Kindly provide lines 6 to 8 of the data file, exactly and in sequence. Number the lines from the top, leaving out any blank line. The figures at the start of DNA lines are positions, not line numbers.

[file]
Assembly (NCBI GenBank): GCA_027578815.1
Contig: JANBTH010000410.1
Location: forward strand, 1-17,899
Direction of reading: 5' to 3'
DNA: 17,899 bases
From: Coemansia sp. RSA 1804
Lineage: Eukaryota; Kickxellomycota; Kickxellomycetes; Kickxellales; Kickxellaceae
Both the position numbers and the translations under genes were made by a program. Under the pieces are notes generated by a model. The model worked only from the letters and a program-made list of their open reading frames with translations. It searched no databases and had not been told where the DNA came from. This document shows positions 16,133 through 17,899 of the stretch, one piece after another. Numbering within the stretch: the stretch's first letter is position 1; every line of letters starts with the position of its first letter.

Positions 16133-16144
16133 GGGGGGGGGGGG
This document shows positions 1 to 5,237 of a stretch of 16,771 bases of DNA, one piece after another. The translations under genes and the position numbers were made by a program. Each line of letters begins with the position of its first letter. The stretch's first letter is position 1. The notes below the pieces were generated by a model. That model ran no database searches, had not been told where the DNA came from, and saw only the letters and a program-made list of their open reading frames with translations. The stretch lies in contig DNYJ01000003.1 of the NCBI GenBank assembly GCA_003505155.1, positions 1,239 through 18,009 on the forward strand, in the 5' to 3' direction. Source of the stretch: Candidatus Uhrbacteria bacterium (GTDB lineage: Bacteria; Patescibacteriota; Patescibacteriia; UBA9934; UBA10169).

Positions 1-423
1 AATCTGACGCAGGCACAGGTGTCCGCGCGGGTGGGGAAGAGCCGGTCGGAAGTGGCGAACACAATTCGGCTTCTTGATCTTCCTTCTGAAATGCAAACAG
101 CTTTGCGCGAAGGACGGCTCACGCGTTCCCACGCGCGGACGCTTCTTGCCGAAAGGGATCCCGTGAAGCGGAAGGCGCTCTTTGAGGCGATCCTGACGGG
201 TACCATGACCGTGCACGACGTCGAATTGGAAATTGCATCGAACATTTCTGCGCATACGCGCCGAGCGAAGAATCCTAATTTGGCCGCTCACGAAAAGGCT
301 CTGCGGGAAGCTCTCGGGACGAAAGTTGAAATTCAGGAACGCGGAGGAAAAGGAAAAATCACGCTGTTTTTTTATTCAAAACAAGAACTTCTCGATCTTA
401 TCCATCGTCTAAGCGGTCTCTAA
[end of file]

From: Coemansia sp. RSA 1804
Lineage: Eukaryota; Kickxellomycota; Kickxellomycetes; Kickxellales; Kickxellaceae
Both the position numbers and the translations under genes were made by a program. Under the pieces are notes generated by a model. The model worked only from the letters and a program-made list of their open reading frames with translations. It searched no databases and had not been told where the DNA came from. This document shows positions 16,133 through 17,899 of the stretch, one piece after another. Numbering within the stretch: the stretch's first letter is position 1; every line of letters starts with the position of its first letter.